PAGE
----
Post INS Sindhuratna mishap, 4 top admirals in race to succeed Joshi as Navy chief
Days after Navy Chief Admiral DK Joshi quit taking moral responsibility for submarine INS Sindhuratna accident and the Centre government accepted his resignation, four top admirals are in the race to become the next chief of the naval force.
Zee Media Bureau
New Delhi: Days after Admiral DK Joshi quit as Navy Chief taking moral responsibility for submarine INS Sindhuratna accident and the Centre government accepted his resignation, four top admirals are in the race to become the next chief of the world`s sixth largest naval force.
According to reports, acting Navy chief Vice Admiral Robin Dhowan, Western Naval Command (WNC) chief Vice Admiral Shekhar Sinha, Eastern Naval Command (ENC) chief Vice Admiral Anil Chopra and Southern Naval Command chief Vice Admiral Satish Soni are in the race to succeed Joshi.
In view of his criticism for not acting swiftly in the wake of recent naval mishaps, Defence Minister AK Antony has asked the Naval headquarters to provide their dossiers for a thorough examination before selecting the new chief.
The Defence Ministry is likely to make its choice soon and send the name for clearance to the Appointments Committee of the Cabinet, headed by the PM.
Of the four contenders, Sinha joined the naval forces in June 1974 and is the senior-most but comes with a lot of baggage. Two Navy chiefs had warned the Defence Ministry against giving operational assignments to Sinha, who has presided over some of the worst accidents, including the sinking of INS Sindhurakshak that killed 18 sailors last August.
The INS Sindhuratna mishap that killed two officers last week and led to Joshi’s resignation also took place under Sinha’s watch. In view of the Sinha`s track records, the Defence Minister is not expected to take the risk of recommending him as the next Navy Chief as he promptly accepted Joshi’s resignation over the INS Sindhuratna mishap.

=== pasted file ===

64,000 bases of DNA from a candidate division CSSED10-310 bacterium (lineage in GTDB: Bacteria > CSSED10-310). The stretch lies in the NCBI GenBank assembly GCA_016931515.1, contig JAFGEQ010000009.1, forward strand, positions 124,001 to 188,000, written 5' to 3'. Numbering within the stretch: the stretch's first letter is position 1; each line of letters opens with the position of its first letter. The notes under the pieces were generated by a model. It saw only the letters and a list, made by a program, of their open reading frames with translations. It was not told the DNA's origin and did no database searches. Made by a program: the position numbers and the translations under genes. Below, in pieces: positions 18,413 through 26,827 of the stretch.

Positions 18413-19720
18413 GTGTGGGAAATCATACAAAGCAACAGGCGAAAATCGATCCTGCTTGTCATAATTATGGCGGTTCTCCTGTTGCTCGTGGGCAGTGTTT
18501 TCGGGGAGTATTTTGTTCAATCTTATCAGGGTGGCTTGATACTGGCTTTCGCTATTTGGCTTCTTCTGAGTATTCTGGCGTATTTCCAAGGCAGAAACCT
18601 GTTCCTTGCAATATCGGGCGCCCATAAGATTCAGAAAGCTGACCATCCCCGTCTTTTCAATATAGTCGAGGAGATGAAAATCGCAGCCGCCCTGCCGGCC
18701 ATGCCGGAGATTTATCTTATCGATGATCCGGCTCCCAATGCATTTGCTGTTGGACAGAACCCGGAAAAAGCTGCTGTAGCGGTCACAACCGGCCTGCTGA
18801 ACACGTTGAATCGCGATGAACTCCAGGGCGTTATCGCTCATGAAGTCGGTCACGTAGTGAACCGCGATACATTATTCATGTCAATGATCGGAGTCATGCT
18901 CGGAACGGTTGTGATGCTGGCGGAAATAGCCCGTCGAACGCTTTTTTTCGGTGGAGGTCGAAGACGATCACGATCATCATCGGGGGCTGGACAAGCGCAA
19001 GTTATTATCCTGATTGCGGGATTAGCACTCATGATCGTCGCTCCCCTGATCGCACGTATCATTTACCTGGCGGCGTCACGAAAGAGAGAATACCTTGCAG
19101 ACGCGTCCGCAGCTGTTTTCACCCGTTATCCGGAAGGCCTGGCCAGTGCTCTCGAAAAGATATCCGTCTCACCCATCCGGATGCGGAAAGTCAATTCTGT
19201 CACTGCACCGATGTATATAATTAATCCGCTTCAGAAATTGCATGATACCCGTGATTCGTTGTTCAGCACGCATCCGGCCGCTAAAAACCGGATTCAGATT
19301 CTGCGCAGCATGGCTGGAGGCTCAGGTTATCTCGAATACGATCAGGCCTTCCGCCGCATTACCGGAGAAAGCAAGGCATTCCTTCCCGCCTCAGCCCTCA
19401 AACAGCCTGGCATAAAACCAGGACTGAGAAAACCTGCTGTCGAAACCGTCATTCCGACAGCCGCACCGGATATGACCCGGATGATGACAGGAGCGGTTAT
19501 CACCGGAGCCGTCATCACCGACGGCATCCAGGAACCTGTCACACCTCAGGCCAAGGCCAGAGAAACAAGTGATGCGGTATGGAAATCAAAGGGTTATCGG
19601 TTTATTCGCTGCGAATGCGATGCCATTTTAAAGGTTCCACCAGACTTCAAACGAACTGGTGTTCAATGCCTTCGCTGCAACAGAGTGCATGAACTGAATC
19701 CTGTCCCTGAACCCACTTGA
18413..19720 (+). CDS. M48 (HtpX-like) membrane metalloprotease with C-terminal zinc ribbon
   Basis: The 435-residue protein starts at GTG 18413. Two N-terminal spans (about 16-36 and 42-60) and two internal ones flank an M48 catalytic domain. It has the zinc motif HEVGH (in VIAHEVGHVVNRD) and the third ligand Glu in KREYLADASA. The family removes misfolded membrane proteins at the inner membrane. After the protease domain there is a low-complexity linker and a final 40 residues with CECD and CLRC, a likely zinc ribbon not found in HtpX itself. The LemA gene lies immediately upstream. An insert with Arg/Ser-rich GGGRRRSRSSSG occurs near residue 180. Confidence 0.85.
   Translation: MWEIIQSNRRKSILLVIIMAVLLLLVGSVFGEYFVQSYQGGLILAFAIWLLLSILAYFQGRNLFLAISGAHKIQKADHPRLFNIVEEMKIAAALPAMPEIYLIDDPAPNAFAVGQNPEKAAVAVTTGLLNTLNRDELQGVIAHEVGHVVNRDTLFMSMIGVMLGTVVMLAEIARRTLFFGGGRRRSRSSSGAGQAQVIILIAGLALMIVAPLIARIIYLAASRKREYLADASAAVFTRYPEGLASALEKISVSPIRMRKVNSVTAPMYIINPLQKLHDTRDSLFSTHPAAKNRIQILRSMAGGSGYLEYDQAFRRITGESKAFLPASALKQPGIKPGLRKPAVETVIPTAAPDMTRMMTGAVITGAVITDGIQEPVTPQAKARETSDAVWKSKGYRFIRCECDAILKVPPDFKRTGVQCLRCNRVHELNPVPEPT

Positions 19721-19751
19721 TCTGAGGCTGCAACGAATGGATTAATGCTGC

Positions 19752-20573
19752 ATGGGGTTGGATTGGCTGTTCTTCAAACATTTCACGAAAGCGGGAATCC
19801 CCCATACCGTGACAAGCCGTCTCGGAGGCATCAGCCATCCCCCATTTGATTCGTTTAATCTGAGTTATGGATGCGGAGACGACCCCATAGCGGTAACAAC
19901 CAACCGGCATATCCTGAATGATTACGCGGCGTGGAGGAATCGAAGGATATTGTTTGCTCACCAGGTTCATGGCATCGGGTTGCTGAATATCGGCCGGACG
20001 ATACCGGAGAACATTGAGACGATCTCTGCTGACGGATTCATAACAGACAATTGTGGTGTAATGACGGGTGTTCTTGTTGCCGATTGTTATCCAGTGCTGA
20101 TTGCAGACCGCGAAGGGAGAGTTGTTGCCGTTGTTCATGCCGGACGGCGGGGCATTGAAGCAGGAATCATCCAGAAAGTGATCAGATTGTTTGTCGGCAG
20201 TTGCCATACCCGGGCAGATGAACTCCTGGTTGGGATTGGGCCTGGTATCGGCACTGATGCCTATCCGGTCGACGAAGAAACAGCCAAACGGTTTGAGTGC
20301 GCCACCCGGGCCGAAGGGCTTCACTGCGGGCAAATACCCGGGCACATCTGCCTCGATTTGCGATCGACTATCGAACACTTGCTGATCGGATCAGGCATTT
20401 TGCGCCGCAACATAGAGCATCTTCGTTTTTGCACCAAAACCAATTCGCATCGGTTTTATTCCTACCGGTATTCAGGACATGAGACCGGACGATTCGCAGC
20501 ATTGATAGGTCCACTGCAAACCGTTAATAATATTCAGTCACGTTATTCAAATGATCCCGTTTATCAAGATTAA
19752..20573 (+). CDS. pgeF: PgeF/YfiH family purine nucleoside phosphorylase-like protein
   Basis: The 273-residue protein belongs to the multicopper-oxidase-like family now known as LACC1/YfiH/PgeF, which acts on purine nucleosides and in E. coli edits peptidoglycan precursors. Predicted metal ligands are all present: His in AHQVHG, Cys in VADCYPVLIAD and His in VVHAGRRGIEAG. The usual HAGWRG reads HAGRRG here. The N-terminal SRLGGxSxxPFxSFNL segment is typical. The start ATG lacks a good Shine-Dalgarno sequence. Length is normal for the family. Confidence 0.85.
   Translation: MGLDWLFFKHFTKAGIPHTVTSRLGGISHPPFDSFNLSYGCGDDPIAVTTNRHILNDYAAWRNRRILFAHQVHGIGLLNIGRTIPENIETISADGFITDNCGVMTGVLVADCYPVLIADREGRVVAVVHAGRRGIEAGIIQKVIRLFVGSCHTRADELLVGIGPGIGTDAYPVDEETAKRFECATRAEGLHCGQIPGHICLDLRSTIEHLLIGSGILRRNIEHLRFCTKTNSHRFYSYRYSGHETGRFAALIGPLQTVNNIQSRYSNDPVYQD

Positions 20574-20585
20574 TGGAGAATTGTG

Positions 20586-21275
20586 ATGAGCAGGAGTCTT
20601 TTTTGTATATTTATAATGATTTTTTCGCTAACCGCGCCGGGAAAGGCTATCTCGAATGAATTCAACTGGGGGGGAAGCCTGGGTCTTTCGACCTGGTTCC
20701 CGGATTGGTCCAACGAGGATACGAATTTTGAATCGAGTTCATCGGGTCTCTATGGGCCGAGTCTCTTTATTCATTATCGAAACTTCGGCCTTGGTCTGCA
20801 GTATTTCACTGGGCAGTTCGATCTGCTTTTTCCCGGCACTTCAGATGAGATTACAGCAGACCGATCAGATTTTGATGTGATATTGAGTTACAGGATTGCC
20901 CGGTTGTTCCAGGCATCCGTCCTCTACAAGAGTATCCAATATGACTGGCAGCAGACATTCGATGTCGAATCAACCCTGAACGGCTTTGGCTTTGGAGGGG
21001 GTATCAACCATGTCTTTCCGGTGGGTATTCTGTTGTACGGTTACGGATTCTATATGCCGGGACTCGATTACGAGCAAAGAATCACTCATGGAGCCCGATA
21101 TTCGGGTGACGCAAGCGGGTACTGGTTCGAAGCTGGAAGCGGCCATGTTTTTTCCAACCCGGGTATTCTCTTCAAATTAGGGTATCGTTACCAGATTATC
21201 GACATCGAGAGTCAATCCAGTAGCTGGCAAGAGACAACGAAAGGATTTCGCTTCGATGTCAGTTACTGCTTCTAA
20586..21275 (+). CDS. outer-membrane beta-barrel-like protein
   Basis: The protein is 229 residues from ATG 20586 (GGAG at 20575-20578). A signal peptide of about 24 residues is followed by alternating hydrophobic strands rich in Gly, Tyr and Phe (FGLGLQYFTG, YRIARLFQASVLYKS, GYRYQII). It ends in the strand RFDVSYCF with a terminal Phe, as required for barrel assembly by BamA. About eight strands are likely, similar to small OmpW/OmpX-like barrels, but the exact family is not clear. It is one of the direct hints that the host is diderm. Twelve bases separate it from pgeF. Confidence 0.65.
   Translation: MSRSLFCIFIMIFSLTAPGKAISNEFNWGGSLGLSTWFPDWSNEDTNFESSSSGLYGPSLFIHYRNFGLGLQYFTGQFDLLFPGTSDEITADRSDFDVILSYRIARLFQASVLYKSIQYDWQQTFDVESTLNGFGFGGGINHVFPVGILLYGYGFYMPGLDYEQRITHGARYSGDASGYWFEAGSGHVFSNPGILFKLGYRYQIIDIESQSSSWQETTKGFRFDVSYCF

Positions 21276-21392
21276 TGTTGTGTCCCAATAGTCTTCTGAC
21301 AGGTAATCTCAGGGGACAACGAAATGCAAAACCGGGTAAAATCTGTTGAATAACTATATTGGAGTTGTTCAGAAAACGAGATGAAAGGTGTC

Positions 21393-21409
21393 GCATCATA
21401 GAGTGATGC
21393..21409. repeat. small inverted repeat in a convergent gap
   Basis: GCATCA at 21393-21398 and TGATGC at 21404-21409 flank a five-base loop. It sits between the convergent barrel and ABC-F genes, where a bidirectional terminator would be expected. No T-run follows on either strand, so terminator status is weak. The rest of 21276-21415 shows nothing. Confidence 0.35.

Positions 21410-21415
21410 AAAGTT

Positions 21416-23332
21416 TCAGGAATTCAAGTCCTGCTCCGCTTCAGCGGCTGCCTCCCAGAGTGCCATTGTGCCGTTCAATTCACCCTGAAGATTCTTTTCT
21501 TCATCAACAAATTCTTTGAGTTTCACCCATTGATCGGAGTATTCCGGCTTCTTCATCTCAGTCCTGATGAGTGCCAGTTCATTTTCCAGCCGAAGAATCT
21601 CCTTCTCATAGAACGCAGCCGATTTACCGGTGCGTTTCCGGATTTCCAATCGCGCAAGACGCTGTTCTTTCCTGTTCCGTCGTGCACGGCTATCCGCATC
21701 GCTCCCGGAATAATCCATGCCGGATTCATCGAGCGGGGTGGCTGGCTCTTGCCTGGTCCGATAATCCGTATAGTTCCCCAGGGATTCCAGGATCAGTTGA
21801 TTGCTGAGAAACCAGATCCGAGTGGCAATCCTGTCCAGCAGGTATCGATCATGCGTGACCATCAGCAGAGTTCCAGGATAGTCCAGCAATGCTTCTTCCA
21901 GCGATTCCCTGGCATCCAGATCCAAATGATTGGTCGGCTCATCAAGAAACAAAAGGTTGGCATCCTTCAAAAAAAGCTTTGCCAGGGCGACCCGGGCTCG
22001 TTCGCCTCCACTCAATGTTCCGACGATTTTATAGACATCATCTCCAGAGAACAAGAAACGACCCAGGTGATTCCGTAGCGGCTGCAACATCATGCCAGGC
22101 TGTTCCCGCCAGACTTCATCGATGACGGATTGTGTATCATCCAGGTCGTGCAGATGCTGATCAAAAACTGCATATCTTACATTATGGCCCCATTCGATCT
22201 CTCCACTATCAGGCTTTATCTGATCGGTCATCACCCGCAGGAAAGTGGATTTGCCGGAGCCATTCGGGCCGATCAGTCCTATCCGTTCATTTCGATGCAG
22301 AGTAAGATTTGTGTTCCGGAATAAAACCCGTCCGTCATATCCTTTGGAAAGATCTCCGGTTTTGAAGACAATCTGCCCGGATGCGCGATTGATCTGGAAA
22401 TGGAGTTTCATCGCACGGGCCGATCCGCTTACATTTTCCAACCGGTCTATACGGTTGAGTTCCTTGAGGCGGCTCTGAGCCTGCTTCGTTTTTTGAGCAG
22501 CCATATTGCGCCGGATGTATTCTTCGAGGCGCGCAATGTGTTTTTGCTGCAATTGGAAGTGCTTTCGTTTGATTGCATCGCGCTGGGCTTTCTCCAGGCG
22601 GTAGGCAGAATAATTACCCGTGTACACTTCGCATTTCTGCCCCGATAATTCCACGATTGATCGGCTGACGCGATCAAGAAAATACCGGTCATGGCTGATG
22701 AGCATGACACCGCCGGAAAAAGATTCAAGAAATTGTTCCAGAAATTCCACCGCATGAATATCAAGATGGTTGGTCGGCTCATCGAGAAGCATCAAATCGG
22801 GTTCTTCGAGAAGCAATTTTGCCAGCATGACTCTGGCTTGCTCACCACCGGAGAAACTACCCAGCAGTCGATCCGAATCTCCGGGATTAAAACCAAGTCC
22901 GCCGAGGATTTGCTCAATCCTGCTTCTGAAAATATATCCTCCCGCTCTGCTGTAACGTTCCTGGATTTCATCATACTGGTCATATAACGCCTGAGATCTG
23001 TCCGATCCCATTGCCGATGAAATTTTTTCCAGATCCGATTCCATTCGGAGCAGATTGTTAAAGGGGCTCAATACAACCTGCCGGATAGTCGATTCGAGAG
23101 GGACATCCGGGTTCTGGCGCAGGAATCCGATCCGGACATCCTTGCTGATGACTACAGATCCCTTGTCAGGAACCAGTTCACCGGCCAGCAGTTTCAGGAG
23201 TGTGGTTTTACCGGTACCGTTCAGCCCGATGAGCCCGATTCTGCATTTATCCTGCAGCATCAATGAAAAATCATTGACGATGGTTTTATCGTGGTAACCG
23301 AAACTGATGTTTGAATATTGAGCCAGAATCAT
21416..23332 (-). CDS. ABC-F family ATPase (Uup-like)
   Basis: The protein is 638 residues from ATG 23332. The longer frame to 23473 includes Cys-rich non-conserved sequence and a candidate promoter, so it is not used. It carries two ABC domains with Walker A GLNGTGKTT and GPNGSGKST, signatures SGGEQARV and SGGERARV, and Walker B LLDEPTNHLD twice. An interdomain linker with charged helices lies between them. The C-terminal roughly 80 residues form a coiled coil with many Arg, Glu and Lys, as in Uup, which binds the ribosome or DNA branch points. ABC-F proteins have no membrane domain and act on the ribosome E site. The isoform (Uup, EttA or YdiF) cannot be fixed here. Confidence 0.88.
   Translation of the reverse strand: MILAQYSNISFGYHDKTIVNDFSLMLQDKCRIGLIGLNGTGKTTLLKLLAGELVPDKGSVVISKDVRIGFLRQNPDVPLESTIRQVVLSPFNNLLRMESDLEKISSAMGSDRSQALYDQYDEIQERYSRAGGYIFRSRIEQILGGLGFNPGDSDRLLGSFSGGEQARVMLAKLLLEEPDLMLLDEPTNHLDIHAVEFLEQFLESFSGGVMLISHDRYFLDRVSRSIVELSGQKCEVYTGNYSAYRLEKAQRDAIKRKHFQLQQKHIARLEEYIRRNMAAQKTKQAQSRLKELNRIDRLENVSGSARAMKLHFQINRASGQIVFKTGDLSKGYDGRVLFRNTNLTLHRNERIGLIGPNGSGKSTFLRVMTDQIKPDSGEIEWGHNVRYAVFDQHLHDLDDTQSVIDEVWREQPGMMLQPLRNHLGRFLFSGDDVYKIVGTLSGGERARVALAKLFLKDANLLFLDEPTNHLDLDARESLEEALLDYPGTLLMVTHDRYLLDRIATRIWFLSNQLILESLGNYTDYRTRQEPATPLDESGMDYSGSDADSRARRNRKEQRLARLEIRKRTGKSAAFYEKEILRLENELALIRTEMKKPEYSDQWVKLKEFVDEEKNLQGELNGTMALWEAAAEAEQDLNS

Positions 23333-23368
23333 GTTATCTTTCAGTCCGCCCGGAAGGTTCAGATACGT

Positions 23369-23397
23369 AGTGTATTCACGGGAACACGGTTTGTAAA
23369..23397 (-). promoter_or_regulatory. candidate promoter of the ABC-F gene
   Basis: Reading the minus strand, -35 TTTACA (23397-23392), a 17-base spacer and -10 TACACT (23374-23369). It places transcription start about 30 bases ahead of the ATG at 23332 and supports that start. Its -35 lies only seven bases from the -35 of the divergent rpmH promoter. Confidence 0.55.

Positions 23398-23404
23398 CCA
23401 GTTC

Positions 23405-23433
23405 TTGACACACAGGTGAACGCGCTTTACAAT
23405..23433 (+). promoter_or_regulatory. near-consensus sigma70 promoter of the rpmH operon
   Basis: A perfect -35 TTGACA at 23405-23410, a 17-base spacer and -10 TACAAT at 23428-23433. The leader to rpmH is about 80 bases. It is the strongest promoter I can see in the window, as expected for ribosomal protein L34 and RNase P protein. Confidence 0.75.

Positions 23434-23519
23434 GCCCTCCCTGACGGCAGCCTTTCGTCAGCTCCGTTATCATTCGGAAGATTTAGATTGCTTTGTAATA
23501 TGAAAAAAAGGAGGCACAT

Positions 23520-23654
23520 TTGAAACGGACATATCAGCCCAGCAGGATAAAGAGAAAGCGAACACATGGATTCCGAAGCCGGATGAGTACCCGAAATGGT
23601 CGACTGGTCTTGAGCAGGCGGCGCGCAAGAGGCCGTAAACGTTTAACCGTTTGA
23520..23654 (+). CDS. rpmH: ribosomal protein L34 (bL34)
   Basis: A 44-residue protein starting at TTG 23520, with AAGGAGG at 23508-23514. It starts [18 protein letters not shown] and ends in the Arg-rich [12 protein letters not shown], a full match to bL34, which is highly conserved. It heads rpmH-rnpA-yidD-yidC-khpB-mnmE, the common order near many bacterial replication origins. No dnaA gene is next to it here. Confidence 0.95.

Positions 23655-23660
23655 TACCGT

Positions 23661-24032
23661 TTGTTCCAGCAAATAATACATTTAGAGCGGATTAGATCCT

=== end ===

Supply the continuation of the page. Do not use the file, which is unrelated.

However, in view of the Defence Ministry not recommending his name, Sinha could either resign or drag the government to court. Sinha is due to retire on August 31, 2014. Dhowan is the second senior-most admiral in the line. He was commissioned in January 1975 but hasn’t led a fighting command, either the WNC or the ENC.
However, there are past precedents that could work in his favour. Admiral Sushil Kumar did not have the experience of running an operational command but he was still named chief after Vishnu Bhagwat’s sacking in December 1998. Also, late Admiral Oscar Stanley Dawson, chief during 1982-84, had not led a fighting command. Dhowan retires on May 31, 2014.
Had Joshi not stepped down, he would have served till August 2015 and then been replaced by Soni, who retires in March 2016. A chief can either serve for three years or till the age of 62.
59-year-old Joshi had about 15 months more left in service. He was a specialist in anti-submarine warfare and had taken over as the Navy Chief on August 31, 2012.
The crisis hit the Navy last week on Wednesday when smoke engulfed Russian-made submarine INS Sindhuratna off the Mumbai coast, causing serious illness to seven sailors and leaving two officers dead.
An upset Defence Ministry, which ordered a high-level probe into the incident, also sought a detailed report from the Navy on the mishap, which is the 10th involving an Indian Navy warship and the third submarine mishap in the last seven month after the sinking of INS Sindhurakshak in August, 2013 in which all 18 personnel on board were killed.
INS Sindhurakshak was the second biggest tragedy after the sinking of INS Khukri on the fateful night of December 9, 1971. It sank 40 nautical miles off the coast of Diu after being torpedoed by Pakistani submarine PNS Hangor. The ill-fated ship had 18 officers and 176 sailors on board.
Though INS Khukri was lost in war, INS Sindhurakshak, a frontline submarine, sunk at the naval dockyard in Mumbai on August 14 last year after it was hit by a series of explosions and subsequent fire.
This is the first time in the last 15 years that a chief of Navy has had to leave office in controversial circumstances. In 1998, Admiral Vishnu Bhagwat was sacked by the NDA government. George Fernandes was the Defence Minister then.
With PTI inputs